Public school teachers have been among the loudest voices protesting inside and outside the Wisconsin state capitol in Madison over Gov. Scott Walker's proposals for dealing with the state’s budget problems - specifically his legislation to limit public workers' collective bargaining rights.
Here’s a piece of irony: Wisconsin law requires that public school students be taught the history of organized labor. The kids certainly are getting a real-time lesson in the subject.
Some teachers who left their classrooms and hit the bricks in defense of their ability to organize and negotiate contracts likely are those who teach the history of the labor movement to students in those same classrooms.
Wisconsin Assembly Bill 172, passed by Democrat-controlled state legislature, was signed into law by then-Gov. Jim Doyle, a Democrat, in December 2009.
The law requires teachers to include instruction in “the history of organized labor and the collective bargaining process.”
The state’s Department of Public Instruction website reads: “Wisconsin has long been a leader in labor rights. The Progressive Movement, which had its beginnings in our state, led to laws limiting child labor and safety in the workplace. Unions such as the AFL-CIO and Teamsters allow us to enjoy an eight-hour work week and vacation time. In fact, it has been argued by some historians that the history of the United States itself could be a history of labor.” The DPI site notes that the law made Wisconsin the first state in the nation to include the history of organized labor as part of state standards for teaching social studies.
Teachers are referred to websites for the Educational Communications Board Surf Report on Labor History, Wisconsin Historical Society Labor Collections and Wisconsin Labor History Society.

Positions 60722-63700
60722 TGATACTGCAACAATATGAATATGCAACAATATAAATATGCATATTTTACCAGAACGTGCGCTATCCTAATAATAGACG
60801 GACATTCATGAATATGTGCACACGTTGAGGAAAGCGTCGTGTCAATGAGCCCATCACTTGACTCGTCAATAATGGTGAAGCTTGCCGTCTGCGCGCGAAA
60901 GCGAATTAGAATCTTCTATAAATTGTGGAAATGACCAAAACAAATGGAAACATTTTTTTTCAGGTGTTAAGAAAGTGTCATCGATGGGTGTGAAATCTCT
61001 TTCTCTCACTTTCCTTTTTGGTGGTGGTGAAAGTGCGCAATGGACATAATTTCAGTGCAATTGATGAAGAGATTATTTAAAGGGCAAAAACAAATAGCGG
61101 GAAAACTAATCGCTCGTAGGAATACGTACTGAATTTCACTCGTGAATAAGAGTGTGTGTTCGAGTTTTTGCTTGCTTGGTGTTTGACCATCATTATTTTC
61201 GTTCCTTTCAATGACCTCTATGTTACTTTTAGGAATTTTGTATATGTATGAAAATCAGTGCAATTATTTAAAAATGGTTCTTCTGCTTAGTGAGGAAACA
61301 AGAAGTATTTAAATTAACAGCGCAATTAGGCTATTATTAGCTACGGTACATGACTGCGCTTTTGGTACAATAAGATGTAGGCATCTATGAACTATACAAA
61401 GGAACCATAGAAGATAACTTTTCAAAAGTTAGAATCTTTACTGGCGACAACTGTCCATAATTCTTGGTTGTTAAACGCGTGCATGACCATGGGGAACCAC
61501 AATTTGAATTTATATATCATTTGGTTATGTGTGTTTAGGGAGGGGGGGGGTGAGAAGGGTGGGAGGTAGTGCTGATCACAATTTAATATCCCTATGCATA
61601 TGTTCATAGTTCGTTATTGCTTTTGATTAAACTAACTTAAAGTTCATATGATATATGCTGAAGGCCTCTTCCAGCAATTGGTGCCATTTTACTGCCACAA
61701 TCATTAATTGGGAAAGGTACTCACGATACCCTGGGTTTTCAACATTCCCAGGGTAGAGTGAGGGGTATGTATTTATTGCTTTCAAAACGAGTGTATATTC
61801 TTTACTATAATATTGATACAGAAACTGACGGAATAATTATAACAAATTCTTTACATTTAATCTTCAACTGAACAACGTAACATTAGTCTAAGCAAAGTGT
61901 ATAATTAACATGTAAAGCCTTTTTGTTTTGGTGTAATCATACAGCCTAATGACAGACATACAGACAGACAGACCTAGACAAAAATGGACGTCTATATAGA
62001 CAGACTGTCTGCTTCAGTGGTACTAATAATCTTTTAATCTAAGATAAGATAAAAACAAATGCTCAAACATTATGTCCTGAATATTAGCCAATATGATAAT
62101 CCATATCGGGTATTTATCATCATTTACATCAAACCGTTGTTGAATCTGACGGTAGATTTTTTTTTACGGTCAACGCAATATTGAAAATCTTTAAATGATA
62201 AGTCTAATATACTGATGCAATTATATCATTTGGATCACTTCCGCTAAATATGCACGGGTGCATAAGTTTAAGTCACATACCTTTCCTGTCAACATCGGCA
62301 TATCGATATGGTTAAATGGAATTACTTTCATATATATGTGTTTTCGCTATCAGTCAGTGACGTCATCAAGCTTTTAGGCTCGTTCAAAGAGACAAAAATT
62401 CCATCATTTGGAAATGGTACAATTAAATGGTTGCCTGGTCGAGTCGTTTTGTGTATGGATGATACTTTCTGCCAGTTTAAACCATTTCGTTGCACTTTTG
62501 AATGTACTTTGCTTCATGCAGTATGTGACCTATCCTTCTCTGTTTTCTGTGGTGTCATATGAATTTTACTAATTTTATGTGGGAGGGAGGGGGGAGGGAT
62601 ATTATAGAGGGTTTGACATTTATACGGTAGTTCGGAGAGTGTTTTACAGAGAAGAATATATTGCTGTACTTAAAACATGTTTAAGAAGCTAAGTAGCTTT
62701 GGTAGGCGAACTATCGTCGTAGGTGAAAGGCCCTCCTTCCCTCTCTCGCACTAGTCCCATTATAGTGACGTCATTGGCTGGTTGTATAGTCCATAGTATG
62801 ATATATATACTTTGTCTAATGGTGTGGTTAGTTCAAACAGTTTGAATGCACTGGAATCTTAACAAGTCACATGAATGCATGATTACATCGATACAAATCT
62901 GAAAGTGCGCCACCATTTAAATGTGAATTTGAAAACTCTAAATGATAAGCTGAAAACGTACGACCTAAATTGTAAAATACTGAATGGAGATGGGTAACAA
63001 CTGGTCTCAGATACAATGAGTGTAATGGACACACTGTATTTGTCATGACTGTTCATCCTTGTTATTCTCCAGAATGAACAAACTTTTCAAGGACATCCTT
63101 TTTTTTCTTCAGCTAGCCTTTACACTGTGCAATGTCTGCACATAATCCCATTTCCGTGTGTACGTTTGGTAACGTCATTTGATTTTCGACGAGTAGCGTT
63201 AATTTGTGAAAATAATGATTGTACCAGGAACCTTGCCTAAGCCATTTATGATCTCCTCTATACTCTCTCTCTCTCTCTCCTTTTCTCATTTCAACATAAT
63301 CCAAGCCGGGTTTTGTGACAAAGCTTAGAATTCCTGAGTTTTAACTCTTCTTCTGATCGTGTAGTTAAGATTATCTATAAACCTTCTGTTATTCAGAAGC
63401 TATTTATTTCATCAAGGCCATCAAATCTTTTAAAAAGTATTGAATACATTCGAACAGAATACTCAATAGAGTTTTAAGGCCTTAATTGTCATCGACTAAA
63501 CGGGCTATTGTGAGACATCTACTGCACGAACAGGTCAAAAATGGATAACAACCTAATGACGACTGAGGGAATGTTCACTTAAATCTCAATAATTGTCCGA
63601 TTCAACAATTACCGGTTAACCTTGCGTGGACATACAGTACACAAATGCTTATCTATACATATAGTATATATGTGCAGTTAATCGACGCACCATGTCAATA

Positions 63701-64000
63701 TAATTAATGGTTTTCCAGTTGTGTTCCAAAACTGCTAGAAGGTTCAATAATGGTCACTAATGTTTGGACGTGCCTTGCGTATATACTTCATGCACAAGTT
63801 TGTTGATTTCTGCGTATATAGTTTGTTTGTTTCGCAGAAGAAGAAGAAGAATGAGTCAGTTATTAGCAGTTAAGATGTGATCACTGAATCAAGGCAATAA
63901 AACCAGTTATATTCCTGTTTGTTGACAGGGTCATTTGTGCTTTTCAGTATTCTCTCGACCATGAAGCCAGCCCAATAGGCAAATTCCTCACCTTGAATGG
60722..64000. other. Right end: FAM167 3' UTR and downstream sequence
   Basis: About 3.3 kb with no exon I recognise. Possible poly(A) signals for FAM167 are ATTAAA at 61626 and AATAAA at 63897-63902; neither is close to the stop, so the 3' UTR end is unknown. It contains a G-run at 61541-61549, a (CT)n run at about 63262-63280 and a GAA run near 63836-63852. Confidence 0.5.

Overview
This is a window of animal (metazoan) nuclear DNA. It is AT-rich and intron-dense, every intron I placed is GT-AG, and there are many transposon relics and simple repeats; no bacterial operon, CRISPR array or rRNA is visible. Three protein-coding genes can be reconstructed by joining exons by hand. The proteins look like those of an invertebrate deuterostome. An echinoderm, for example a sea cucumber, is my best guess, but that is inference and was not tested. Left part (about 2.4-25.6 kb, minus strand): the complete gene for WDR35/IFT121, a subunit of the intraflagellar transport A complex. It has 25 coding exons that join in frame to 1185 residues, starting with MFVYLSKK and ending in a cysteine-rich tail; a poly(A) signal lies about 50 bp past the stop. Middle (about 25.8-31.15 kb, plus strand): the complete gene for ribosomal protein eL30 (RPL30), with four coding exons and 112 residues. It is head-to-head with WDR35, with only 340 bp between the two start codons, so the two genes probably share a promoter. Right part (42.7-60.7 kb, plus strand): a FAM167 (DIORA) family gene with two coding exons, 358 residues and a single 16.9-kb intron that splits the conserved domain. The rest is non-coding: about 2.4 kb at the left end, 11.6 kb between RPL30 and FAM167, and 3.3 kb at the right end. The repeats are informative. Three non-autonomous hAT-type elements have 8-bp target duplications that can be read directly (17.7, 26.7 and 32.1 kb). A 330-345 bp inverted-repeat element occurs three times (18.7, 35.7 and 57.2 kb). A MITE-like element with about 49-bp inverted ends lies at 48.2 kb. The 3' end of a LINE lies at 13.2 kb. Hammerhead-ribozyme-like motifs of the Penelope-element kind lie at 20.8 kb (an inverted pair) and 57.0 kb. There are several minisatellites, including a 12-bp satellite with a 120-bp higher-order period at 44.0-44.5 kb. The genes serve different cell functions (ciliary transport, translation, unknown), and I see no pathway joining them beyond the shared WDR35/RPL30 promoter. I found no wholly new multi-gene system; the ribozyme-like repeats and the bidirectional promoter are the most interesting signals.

The Wisconsin Labor History Society offers teachers outlines to help them present the subject. “Workers and unions helped to make our nation great and to create our standard of living, with top wages and benefits for all workers. There were many struggles facing workers in reaching these goals. This presentation will discuss some of those struggles and identify the major gains of early workers and their unions. ...
Today, the United States is the richest country on earth. By most standards, U.S. earnings permit the vast majority of us to enjoy the highest standards of living. Most families have cars, sometimes two or three, televisions, refrigerators and their children have access to boom boxes, CDs, computers and cell phones.”
Back in April 2009, when then-historical society President Kenneth Germanson testified before the state legislature in support of the bill, he recounted the contributions by organized labor to American society. “But who is aware of this today?” Germanson asked. “Very few persons, and it’s a result of an education system that has overlooked a key part of American history. It’s precisely this omission that AB 172 seeks to overcome.”
Some politically conservative blogs are now calling to repeal AB 172.